Modulation by melatonin of the pathogenesis of inflammatory autoimmune diseases.

Modulation by melatonin of the pathogenesis of inflammatory autoimmune diseases.

PMID: 

Int J Mol Sci. 2013 May 31 ;14(6):11742-66. Epub 2013 May 31. PMID: 23727938

Abstract Title: 

Modulation by melatonin of the pathogenesis of inflammatory autoimmune diseases.

Abstract:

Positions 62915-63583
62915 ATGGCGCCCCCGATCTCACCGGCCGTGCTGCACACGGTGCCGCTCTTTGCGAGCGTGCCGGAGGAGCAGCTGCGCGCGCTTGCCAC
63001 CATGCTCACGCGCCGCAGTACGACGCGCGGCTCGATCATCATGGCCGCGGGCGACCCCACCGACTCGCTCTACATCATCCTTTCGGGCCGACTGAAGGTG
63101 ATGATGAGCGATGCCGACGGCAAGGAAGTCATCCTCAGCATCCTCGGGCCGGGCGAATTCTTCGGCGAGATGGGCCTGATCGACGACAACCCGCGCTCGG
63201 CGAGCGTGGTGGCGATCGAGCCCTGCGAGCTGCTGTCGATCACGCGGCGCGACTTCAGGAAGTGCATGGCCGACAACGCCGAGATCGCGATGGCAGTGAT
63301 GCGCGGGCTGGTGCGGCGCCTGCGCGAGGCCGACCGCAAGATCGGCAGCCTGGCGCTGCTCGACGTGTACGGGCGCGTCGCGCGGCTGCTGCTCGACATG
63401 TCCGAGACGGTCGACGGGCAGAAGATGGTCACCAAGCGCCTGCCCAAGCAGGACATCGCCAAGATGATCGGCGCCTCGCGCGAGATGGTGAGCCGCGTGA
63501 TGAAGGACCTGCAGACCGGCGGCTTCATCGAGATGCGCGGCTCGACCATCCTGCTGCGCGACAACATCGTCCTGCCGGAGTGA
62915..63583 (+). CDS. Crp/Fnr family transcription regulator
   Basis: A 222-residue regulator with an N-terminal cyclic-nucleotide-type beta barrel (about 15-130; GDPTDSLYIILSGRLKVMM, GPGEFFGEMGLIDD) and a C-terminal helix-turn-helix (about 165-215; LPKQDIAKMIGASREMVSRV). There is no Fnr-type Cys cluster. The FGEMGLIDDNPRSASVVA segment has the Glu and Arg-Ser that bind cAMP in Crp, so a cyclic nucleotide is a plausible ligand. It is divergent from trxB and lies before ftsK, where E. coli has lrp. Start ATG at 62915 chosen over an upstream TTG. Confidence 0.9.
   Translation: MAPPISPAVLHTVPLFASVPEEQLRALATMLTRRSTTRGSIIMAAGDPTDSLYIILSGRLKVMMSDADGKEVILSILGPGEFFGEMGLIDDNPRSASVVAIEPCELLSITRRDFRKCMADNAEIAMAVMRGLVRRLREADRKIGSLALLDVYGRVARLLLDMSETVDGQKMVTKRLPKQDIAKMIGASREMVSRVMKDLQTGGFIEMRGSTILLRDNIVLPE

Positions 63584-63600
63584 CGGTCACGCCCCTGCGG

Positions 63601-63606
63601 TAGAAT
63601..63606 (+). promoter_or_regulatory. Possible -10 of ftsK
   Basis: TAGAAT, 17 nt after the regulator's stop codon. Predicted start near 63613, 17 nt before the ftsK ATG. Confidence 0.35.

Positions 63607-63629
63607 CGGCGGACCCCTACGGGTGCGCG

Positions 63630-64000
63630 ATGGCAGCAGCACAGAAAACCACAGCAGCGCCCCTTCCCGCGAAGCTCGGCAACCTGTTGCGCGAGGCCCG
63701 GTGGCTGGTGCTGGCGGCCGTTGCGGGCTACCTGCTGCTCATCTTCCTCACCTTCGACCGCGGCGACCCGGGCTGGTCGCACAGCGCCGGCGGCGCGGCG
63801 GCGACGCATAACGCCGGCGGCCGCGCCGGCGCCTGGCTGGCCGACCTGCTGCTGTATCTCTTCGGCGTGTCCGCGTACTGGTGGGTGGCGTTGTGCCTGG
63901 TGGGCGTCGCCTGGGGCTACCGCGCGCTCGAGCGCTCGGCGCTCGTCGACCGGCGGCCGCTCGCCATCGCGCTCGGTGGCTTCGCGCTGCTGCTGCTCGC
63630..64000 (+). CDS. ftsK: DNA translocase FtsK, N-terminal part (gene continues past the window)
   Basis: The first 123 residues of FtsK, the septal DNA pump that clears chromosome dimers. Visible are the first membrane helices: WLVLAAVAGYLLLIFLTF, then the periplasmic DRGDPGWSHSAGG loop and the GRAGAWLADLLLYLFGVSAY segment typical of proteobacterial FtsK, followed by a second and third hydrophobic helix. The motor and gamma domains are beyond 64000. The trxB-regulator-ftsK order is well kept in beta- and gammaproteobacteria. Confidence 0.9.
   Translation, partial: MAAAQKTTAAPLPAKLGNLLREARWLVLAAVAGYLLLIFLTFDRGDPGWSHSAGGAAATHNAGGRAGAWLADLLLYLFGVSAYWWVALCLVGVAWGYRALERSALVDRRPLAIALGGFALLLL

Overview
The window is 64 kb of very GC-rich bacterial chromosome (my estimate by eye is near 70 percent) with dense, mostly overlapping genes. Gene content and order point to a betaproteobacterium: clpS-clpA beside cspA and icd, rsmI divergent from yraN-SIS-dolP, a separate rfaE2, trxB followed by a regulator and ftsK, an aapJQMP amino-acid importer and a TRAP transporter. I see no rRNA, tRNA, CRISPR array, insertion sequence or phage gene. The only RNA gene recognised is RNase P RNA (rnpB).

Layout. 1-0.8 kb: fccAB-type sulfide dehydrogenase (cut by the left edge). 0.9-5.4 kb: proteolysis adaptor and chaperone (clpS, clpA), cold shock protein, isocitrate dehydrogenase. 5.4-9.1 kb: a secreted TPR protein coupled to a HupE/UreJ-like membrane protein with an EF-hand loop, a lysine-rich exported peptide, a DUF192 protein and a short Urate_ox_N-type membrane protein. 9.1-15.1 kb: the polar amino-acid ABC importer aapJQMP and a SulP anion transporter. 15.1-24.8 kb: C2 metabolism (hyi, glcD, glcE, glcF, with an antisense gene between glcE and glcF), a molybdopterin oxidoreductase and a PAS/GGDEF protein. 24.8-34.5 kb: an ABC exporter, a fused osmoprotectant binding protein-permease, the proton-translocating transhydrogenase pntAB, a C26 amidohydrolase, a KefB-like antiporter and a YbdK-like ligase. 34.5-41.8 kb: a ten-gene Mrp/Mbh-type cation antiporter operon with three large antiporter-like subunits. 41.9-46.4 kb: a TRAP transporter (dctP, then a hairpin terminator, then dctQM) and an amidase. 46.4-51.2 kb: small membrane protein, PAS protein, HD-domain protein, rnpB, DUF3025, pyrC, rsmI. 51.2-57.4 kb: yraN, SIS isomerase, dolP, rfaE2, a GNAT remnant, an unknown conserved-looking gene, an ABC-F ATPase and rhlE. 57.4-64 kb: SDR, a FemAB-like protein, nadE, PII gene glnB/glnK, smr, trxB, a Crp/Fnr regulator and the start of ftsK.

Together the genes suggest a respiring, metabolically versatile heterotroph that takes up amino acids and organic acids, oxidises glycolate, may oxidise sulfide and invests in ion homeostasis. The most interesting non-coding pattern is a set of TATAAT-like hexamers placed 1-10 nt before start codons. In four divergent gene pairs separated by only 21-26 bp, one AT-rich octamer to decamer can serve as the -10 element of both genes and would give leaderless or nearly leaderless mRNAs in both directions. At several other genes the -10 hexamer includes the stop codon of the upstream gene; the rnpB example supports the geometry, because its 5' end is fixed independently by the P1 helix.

Melatonin is the major secretory product of the pineal gland during the night and has multiple activities including the regulation of circadian and seasonal rhythms, and antioxidant and anti-inflammatory effects. It also possesses the ability to modulate immune responses by regulation of the T helper 1/2 balance and cytokine production. Autoimmune diseases, which result from the activation of immune cells by autoantigens released from normal tissues, affect around 5% of the population. Activation of autoantigen-specific immune cells leads to subsequent damage of target tissues by these activated cells. Melatonin therapy has been investigated in several animal models of autoimmune disease, where it has a beneficial effect in a number of models excepting rheumatoid arthritis, and has been evaluated in clinical autoimmune diseases including rheumatoid arthritis and ulcerative colitis. This review summarizes and highlights the role and the modulatory effects of melatonin in several inflammatory autoimmune diseases including multiple sclerosis, systemic lupus erythematosus, rheumatoid arthritis, type 1 diabetes mellitus, and inflammatory bowel disease.

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